TK: Mostly trolling. Depends on the time of the year, water temperature, and fish activity, we use trolled dead bait or lures though Never together. By trolling we are covering huge expanses of water and maximising our chances of meeting Ferox in the same spot at the same time. The biggest mistake anglers can made is thinking that it’s easy way of fishing. After all everybody can chuck baits or lures behind the boat, start the motor and hope for the best…. People who do it that way, are rewarded very rarely.
It’s not true that ferox can be caught only on open deep water- sometimes we had great results around the islands or underwater structures close to the banks, especially in spring time.
Right location, depth, speed, bait and lure presentation in different time and weather conditions, is critically important in Ferox fishing. Also tackle is extremely important, though I’m not talking about money you had to spend for the tackle, use the gear you can trust. All smallest parts like snap links or swivels must be highest trusted quality. You are not fishing for 10 fish per day, so every take must result with landed fish without possibility of tackle failure. Apart from trolling there are 2 short periods during the season when we are catching Ferox on casted lures. (I’m not talking about non intentional catch of Ferox on casted lures intended for pike) Early season, in well known over the years “hot spots” close to winter shoals of roach, and at the end of the season, close to the rivers, where a few weeks later Ferox will go up for spawning. These are the two occasions when you will have realistic chances of getting Ferox other way than trolling.
If you don’t have success on the first day, or first week, don’t give up and keep trying, or simply use my knowledge end experience 😉
Me: You also catch many large pike, what’s the pike fishing like there?
TK: Pike fishing is great, but not as good as it was years ago. Gill nets are constantly cleaning the lake of pike, so fishing for them isn’t as easy as it was in the past. Also the lake is changing. 10 years ago if you found piece of weed, you found your pike. Now weeds are all over the place, but the pike are only choosing some spots. Without local knowledge it’s hard enough to find best locations and have confidence that your choice was right as pike are not feeding all day, so you could be over a potentially great spot, without even knowing about it.
We are getting great results, as we know the water very well, but please don’t judge by the photos or reports and think it’s easy. Ofcourse every year, we are still enjoying the rare days with 4-5, occasionally even 6 twenties per day, along with plenty smaller fish, but it doesn’t come easy.
Me: What would be your dream catch?
TK: Simple question. Without a doubt it will be 1 meter/ 30 pound Ferox Trout. I didn’t use the word “would”, but “will be”, as I strongly believe that one day I, or one of my Clients will cross the line with 30 lber. I know they are there. I saw them myself, so it’s not dreaming about something which doesn’t exist. 2 years ago I lost fish of mentioned size right at the boat. I had “soft legs” for an hour afterwords, and even catching two great fish at 13lb and 16lb few hours later, didn’t make my day….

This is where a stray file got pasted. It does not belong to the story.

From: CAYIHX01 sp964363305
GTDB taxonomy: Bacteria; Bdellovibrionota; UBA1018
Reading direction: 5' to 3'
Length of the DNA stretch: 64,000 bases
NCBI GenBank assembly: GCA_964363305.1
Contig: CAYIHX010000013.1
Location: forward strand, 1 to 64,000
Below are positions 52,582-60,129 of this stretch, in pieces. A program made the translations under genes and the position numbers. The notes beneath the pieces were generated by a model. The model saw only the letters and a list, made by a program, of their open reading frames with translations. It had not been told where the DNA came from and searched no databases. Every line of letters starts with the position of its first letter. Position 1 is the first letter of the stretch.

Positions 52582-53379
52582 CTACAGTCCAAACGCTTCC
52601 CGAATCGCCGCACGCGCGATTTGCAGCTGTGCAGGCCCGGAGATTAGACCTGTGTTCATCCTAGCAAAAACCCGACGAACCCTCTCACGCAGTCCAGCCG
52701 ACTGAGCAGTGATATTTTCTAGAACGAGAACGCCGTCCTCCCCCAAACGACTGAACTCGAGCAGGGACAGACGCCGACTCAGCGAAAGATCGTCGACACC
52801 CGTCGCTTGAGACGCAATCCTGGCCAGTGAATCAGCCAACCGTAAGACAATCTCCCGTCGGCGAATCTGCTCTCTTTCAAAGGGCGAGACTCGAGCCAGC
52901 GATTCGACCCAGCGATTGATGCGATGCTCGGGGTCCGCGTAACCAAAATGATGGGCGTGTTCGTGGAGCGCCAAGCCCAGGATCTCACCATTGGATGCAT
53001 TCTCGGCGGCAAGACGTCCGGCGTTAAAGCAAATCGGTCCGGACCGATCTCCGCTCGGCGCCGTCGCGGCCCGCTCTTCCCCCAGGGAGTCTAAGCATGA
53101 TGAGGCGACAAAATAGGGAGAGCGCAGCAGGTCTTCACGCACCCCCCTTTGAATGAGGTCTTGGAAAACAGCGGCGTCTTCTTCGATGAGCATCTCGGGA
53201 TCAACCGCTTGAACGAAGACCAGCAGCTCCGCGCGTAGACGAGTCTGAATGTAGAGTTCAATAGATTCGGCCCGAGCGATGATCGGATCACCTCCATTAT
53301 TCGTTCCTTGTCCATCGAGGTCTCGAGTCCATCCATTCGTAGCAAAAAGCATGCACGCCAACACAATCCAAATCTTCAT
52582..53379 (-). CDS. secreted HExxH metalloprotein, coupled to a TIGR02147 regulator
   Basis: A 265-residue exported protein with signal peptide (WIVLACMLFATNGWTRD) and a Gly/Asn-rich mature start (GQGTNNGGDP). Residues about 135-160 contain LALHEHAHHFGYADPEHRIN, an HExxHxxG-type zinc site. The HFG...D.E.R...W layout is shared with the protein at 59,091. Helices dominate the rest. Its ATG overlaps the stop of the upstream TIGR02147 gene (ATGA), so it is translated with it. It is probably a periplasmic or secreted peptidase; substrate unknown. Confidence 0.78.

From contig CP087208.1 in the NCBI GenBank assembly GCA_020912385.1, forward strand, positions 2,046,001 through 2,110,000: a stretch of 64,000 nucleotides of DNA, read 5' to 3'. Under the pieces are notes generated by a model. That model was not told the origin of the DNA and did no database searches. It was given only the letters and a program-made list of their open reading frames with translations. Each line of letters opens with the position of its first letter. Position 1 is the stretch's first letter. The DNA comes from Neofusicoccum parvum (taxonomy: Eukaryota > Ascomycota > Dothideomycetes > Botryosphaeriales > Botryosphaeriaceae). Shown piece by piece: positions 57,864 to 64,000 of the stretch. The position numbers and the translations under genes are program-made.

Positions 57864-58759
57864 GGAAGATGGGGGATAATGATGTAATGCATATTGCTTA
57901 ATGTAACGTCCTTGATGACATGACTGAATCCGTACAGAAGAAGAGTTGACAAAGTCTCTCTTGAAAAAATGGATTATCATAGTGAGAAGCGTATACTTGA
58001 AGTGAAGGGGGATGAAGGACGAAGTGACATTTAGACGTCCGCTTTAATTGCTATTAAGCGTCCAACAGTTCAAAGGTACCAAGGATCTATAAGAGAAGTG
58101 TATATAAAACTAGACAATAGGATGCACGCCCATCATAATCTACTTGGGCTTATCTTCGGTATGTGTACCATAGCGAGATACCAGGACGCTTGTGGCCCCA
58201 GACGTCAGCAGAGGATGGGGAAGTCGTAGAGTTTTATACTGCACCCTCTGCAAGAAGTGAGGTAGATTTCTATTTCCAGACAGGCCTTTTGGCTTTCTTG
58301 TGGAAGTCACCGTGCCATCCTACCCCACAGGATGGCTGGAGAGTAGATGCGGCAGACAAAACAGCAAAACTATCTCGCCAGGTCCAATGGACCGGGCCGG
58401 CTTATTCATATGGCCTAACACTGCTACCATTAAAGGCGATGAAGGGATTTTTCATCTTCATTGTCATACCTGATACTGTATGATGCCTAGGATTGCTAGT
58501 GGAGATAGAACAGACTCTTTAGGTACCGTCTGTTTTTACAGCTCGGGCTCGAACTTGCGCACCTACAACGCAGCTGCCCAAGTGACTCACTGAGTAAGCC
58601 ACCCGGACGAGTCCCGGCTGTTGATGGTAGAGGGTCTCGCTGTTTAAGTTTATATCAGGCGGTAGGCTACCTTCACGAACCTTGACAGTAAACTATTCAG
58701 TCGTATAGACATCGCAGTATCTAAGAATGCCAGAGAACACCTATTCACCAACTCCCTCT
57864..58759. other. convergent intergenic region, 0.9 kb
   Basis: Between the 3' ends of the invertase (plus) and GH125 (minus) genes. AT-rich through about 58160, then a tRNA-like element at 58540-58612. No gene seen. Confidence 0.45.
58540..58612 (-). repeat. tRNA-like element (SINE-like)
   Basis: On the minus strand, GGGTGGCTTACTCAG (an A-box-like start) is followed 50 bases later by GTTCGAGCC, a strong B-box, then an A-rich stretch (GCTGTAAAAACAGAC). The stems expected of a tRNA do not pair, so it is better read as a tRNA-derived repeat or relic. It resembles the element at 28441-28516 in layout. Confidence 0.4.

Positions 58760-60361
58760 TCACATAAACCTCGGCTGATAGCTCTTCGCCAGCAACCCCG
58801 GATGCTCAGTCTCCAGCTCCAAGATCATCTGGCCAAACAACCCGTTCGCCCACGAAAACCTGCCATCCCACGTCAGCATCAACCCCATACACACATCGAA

Me: Where else in the world would you like to fish and for what species?
TK: I have a few destinations I would love to go to:
– Frasier River in Canada- fishing for salmon and sturgeon
– Canada- fly fishing for 30-40lb pike
– Spain- Catfish
– American Great Lakes- fishing for “lakers”- lake trout similar to ferox but lot bigger.
Me: I know that you are a fair believer in C&R (catch and release) especially when it comes to ferox?
TK: First of all, I can’t really call myself fully C&R angler. Reason is simple- I do kill fish. I kill mackerel and herring for bait. I kill 1-2 grilse per season, and I kill a few trout in the size up to 3lb in the season for the table. It’s a small fraction of my catches, but there you go.
I don’t kill springers, ferox, pike, all trout over 3lb and so on, but this is my personal choice (and policy for my Clients)
On the other hand I have nothing against people keeping few fish to enjoy them on the plate. I’m also against full C&R policy, as I think anglers should be allowed to keep small part of their catch for consumption if they wish, but it needs to be done with common sense. I heard stories about trout anglers, enjoying a pint in the local pub after days fishing, complaining that fishing isn’t as good as it used to be. They blaming “foreigners killing our fish” but they seems to turn a blind eye to a buddy who kept 15 trout on the same day!
The law is ‘a little off” from the reality as well. At the moment for example roach has more protection than trout. Pike is the same story- It’s prohibited to kill pike over 50 cm for the table, on the waters where they have been killed by gill nets and dumped….. weird country….
I’m totally against of killing any trout of more than 10lb! Every trophy fish in specimen size should be protected by law! Killing a double figure or bigger trout is a total waste and serious harm for the ecosystem and their population. Killing big Ferox just to make a trophy is only an act of short sighted selfishness and stupidity. However 20 and more years ago it could be justified with lack of good cameras and technology, to make a copy/ replica of the catch, today it’s not an excuse any more.
So please, If you finally catch that elusive Ferox trout- return it alive where it belongs. Show that much needed respect for this beautiful fish.
Me: And finally Tomi, what are your plans for the rest of 2014?
Fishing for as much as possible, making my Clients happy and putting them over the fish of their life and most importantly enjoy my work as being close to the nature and doing what I love- fishing!
Me: Thanks for talking to us Tomi
TK: Anytime Paddy…